This post comes a day too late – this really should have been posted Nov 25, which is the official day.
A few years ago I was approached rather aggressively by a volunteer at a hospital, who was pushing a white ribbon on me. “Where’s your ribbon?” he demanded. It was on my other coat, I replied, which was actually true. He then insisted that I take another one, implying that I should be ashamed as a man not to show solidarity with others working to eliminate violence against women.
This incident left a lingering bad memory – I’m still of the opinion that participation in a cause that comes under the threat of shame or humiliation isn’t really valid participation – but a few years later I’ve come to see the relevance of the white ribbon, and I think I also know why I was reluctant to put it on. Violence in general, and specifically against women, is scary and horrifying. It is easier not to think about it, maybe because it occurs too often, and the perpetrators are not so easily identified as someone “other” than us (not only soldiers, criminals, gangsters, but ordinary people). Even one woman affected by violence is too much, though, because violence against women and how we choose to handle it are choices and therefore violence can be prevented and changed. As physicians, we all know someone who has been affected, and the mental and emotional impact can be profound.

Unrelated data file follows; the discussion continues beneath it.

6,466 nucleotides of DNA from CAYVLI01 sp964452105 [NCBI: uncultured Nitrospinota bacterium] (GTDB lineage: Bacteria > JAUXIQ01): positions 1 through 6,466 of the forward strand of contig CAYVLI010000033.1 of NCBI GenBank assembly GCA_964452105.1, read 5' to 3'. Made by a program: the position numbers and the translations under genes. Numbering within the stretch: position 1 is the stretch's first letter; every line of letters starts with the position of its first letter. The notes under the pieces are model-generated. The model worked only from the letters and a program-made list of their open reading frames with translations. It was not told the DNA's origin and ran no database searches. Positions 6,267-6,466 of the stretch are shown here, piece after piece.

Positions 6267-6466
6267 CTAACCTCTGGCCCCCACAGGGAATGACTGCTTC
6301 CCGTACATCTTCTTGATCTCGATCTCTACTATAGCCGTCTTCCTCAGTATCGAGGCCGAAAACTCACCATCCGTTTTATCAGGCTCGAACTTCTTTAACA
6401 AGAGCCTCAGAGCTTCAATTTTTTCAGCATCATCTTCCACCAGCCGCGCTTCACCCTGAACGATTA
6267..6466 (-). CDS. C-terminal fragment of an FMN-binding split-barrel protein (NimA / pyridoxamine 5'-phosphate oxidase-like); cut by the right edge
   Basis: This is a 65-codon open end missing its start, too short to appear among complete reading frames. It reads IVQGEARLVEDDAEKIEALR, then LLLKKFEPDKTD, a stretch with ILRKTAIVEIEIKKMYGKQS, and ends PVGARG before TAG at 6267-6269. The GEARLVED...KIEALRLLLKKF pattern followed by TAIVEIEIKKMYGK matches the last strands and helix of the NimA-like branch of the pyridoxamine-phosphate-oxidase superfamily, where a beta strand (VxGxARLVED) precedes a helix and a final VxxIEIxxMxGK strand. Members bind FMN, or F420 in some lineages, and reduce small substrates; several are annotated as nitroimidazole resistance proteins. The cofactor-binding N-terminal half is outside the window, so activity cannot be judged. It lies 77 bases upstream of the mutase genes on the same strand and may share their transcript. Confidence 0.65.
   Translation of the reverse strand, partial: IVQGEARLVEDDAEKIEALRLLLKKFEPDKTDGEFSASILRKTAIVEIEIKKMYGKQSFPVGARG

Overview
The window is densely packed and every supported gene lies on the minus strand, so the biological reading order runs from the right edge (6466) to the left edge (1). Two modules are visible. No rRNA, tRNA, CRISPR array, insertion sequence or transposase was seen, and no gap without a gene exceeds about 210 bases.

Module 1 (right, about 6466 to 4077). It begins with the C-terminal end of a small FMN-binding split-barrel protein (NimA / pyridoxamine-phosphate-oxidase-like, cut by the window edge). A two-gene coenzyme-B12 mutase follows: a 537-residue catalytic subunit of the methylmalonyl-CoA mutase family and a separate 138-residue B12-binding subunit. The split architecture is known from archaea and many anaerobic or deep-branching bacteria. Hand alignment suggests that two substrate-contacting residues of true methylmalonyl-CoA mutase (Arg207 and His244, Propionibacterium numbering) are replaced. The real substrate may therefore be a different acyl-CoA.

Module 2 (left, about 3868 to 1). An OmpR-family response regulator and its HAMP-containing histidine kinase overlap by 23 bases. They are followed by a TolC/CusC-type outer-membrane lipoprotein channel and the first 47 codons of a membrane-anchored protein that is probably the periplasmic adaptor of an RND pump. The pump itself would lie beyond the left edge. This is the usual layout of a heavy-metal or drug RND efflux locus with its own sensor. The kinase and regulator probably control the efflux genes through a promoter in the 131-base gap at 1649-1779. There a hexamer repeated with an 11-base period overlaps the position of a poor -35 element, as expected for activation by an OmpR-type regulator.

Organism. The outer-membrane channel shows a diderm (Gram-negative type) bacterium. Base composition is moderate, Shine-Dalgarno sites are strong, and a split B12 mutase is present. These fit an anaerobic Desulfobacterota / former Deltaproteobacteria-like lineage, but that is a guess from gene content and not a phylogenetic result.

Too often we do not call it what it is; a rape is not called a rape – it is labelled something else, like a “sexual assault”, which is not incorrect but also is much more vague a term. We may talk about criminal harassment as “unwanted attention”, which might be accurate but doesn’t convey the sense that it is also damaging, illegal, and morally wrong. Maybe as men we have pursued someone a bit too much so we are reluctant to see ourselves as potentially being abusers, or we fear causing offense by using a word with shameful connotations – so we use euphemisms.
How can a person be treated for an illness if the illness is never named and identified? It is uncomfortable, certainly, to tell someone they have cancer. But we would never think to leave the diagnosis unnamed, and just give them chemotherapy anyway. I have noticed the temptation in myself, however, to treat depression and PTSD that are consequences of violence and gloss over the cause. Minimizing the violence sends a message, overtly or covertly, that what happened was somehow OK, and I don’t think that’s helpful for the individual or for our society. I could be doing better with this, and the white ribbon is a good reminder.